Wendlandt Rides the Tide at the Potomac River



Last year, Clark Wendlandt found himself sidelined by a heart attack mid-way through the FLW Tour season. Now, the three-time FLW Angler of the Year is back to competing at the highest level of tournament bass fishing and wrapped up the regular season with a win; one that would not have been possible if not for a true act of kindness and sportsmanship from a fellow competitor.

Day two was when Clark slowly started separating himself from the pack, weighing in over 17 pounds of Potomac River bass. The Potomac is a tidal system, but Clark didn’t let that mess with him a whole lot. “There are really two ways to fish the tide,” said Clark. “You can run the tides, which let’s say you like fishing low tide, you can fish one place with low tide and once the tide starts rising, move to another with low tide. Or, you can just fish the areas you want to and deal with the tides as they come, and that’s what I did. I had a few key areas and whatever tide I had in those areas is what I dealt with when I was there. It was still great to be able to look at my Garmin Bluechart g2 mapping and have the tidal conditions to wherever I wanted to go right at my fingertips.”

Clark was throwing a flipping jig, and every now and then, he’d catch one on a vibrating jig. This style of fishing was right in Clark’s wheelhouse.

At the beginning of day three, Clark had a lead just shy of two pounds. He got to his first spot and started having boat trouble. “At that point, I knew I wasn’t going to be able to make it back. The only way I could get back was to get in the boat with another competitor or have someone tow me back. I was 18 miles from the ramp and was expecting to cut my day three hours short so I could be towed in. All of a sudden, Shin Fukae showed up. He was sitting in 16th place to start the day and had plenty of room to move up into the top 10, but at that point he didn’t have any fish in the livewell. He thought all of his spots were blown out by the wind and he knew I had a chance to win. He finally just looked me straight in the face and said, ‘Clark, you just take my boat. I want you to take it.’ I went back and forth on it with him three or four times before I finally told him I would take it. At that point, I just moved my fish and tackle over and kept fishing. I really can’t say enough about what an amazing act of sportsmanship that was from Shin.”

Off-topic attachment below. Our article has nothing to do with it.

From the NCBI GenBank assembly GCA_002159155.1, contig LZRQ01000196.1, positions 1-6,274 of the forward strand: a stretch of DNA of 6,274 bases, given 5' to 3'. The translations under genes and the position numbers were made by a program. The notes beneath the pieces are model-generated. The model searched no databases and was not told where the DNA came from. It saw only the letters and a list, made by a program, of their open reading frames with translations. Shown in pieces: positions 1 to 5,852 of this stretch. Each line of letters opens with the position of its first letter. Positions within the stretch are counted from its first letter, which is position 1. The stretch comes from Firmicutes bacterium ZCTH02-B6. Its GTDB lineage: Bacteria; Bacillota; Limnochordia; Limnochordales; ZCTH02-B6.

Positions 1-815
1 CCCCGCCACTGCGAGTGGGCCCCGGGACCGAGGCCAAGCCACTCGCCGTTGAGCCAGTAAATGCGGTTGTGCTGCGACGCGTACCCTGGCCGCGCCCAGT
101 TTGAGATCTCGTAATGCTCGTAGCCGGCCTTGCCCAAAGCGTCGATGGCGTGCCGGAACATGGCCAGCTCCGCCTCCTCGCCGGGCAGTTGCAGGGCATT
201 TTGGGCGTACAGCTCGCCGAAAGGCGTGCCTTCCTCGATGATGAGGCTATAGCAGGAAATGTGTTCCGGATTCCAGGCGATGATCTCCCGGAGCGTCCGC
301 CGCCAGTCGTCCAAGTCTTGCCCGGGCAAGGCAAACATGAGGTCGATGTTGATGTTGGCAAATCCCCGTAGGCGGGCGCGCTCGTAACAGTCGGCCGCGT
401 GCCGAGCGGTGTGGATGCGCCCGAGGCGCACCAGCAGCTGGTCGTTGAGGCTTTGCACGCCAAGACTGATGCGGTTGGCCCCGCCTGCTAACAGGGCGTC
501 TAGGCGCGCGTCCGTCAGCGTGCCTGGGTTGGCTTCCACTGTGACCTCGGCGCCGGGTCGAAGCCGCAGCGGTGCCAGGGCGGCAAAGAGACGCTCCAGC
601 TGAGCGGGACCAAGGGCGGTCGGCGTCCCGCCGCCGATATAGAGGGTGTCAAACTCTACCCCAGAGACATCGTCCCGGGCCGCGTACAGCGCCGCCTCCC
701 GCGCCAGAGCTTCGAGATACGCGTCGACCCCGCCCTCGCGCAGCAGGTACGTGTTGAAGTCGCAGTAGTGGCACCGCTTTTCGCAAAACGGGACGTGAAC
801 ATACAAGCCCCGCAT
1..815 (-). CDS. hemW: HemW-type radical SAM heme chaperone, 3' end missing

Clark went on to extend his lead even further on day three by another two pounds. A lead of nearly four pounds goes a long way on a fishery like the Potomac River, but he knew there was no room for error. On day four, he slowly put together a limit of quality fish, but fellow Garmin pro Andy Morgan, who started the day in fifth place, put together the biggest limit of the day and was sitting in the hot seat as Clark took the stage with his bag of fish. He needed just less than nine pounds to win. As the weighmaster took his hands off the scale, a smile brighter than the Texas sun came across Clark’s face when he realized that he had won his first FLW tournament since 2001. “It felt amazing to be back on stage hoisting up that big trophy, especially considering that I finished second here in 2005, but it was very special that my wife and youngest daughter were able to be there. Unfortunately Emily, my oldest daughter, had to work so she didn’t get to come, but it’s pretty awesome having that support there.”

FLW - Wendlandt winning croppedPhoto courtesy of FLW.

With that win, his fourth since joining the FLW Tour, Clark sealed the deal and earned enough points to qualify for the Forrest Wood Cup at Lake Ouachita in August. “I’ve fished Ouachita several times,” said Clark. “I’m glad to be going back. I missed it last year because I had a heart attack, and so all these years I’ve only missed qualifying for the Cup twice.”

Everyone at Garmin wishes you the best of luck, Clark. Your comeback season has truly been one to remember.

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The post Wendlandt Rides the Tide at the Potomac River appeared first on Garmin Blog.

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